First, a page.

We are an iconic provider of hospital-based healthcare, striving to deliver an exceptional standard of care
We comprise several hospitals, health centres, a nationally accredited education provider and a world-class research institute
We are a nationally accredited, hospital-based Registered Training Organisation - the only one of its kind in Queensland
We are part of a collaborative research institute with The University of Queensland and founding partner of the Translational Research Institute
After a slow start to life being born at just 24 weeks into neonatal critical care nearly five years ago, young Piper is speeding through life with nothing stopping her running through the school gates for the very first time.
Born 14 weeks too soon weighing only 616 grams, when little Piper Breitkreutz arrived into the world back in 2016, doctors were concerned about her chances of survival and her parents felt immediate stress when she arrived unresponsive.
Put on oxygen assistance and rushed to Mater Mothers’ Neonatal Critical Care Unit (NCCU), baby Piper then relied on assisted breathing to move air in and out of her small lungs, along with blood transfusions, platelet transfusions, and treatment for a number of infections.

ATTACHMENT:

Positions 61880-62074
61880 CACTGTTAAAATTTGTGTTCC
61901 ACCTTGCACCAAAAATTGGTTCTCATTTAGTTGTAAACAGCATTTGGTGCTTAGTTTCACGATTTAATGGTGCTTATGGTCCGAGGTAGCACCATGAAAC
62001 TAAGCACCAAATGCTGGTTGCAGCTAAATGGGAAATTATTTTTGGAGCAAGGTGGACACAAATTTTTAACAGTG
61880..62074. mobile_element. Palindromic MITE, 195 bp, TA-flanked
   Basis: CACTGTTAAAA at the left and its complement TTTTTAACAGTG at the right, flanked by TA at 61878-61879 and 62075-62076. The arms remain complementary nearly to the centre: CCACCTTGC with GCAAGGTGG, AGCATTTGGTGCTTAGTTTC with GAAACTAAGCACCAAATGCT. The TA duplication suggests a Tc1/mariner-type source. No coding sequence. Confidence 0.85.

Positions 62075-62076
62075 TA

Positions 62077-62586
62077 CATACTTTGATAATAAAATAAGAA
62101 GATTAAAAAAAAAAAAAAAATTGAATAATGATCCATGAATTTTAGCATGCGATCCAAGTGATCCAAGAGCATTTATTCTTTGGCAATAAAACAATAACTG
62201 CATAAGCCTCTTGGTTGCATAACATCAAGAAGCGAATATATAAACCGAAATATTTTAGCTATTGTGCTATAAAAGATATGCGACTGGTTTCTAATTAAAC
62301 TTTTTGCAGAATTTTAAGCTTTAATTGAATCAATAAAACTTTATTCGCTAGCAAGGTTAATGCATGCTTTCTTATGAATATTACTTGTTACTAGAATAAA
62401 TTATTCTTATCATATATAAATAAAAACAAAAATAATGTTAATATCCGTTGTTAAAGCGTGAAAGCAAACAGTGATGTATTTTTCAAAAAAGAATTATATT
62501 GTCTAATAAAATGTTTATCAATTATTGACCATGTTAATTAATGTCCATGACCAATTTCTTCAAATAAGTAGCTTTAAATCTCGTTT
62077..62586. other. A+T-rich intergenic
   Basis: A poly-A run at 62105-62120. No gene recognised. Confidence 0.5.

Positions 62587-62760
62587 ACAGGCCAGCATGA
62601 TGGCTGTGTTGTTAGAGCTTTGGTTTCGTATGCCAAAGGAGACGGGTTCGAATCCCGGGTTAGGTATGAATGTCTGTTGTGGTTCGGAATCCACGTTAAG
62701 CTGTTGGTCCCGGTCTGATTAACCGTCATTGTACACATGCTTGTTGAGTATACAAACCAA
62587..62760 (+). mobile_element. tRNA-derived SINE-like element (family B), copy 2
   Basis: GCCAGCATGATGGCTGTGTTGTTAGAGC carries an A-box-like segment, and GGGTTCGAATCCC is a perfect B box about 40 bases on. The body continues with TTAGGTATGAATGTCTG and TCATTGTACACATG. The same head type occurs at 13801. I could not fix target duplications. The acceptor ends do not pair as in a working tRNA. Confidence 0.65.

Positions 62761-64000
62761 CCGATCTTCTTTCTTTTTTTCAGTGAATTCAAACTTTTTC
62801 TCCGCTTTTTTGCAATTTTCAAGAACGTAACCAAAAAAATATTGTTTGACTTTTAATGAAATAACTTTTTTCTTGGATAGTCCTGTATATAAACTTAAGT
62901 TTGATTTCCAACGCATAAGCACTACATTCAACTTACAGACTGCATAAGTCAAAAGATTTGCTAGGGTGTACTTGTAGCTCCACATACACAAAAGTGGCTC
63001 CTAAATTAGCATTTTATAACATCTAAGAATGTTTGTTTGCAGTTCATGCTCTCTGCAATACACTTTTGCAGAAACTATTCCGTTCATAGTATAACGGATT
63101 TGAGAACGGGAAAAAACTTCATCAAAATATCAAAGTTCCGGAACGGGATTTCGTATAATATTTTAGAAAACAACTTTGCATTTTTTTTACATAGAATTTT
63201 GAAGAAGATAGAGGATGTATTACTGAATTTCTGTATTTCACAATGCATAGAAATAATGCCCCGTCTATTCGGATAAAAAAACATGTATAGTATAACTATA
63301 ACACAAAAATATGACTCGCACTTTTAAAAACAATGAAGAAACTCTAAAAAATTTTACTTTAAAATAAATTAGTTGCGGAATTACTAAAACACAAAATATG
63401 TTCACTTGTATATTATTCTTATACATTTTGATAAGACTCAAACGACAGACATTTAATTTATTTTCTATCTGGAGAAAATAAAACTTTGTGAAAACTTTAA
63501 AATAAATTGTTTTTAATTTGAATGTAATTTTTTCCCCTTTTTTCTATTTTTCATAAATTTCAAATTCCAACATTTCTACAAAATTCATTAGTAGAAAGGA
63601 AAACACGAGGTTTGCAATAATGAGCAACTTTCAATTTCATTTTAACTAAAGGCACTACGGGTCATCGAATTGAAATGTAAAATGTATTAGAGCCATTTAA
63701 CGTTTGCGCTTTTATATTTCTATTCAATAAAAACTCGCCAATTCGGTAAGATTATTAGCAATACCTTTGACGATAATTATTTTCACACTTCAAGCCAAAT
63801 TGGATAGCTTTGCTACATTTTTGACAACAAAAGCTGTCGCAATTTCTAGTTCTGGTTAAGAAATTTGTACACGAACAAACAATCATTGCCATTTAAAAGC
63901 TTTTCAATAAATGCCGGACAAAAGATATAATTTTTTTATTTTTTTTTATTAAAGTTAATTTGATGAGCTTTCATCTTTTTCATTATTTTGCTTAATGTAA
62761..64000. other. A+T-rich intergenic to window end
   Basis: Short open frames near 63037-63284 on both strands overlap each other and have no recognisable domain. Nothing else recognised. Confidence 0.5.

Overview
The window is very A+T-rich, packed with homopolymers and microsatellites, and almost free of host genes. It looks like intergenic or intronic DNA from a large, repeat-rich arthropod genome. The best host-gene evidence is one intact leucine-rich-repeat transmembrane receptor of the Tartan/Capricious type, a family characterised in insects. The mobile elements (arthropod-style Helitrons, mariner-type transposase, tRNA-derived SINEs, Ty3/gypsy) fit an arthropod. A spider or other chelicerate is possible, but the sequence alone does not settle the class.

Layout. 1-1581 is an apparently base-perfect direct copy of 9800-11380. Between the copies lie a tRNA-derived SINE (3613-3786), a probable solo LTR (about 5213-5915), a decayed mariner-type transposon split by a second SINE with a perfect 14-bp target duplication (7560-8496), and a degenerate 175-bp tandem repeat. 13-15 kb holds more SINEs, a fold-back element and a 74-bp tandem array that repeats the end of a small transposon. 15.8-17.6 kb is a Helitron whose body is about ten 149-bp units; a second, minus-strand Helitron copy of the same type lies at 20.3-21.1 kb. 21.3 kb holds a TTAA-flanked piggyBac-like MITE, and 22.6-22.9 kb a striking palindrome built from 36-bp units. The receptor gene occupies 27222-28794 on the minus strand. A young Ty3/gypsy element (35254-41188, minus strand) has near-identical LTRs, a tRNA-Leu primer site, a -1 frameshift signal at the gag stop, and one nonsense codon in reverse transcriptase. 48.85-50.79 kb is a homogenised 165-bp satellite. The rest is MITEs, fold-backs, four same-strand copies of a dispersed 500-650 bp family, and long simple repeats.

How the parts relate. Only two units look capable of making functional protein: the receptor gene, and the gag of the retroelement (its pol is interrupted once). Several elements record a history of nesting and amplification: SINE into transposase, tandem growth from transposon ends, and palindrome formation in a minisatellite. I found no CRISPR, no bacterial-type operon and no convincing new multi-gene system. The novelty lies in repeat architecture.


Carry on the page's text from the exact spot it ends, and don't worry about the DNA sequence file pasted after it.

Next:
With four of her six children having spent time in the care of the NCCU team, Piper’s parents were no strangers to having a baby in need of some extra care but spending a lengthy 117 days in the unit was a struggle for the family.
“We had already spent a lot of time in NCCU with our other children, but with each of them it was different and with Piper, it was very difficult,” Piper’s mum, Amy explained.
“The care she received was wonderful and the nurses at Mater gave us a lot of support, but we had to juggle our other children needing care along with being there for Piper.”
“We were so thankful that after 117 days we could finally go home and be together as a family.”
Now in the midst of prepping for starting school at Logan Reserve State School, Amy said Piper is anxiously awaiting understanding what her new life at school will be like, with Amy feeling very excited to finally see little Piper ready for the big leagues.
“Piper is anxious about going to big school and having to make new friends and I know it’s going to be a very big step for her,” Amy explained.
“It is still crazy to me thinking back to just how little she was at just over 600 grams when she was born and all the extra care she needed through the NCCU, to where she is today as she is getting ready to start school!”
07 3163 1524
07 3163 6142
The Mater Research-led Queensland Family Cohort study wants 2500 Aboriginal and Torres Strait Islander families that are currently pregnant to join the project and ...
This week, we celebrated National Nutrition Week (10 - 16 October 2021) – an annual event that serves as an opportunity to promote all things nutrition and raise ...
Mater Education Executive Director Donna Bonney has celebrated 15 years long service with Mater.
Mission has moved Magdala Thorne around Australia for the past 23 years and her lifelong dedication to spirituality has led her to Mater Private Hospital Mackay.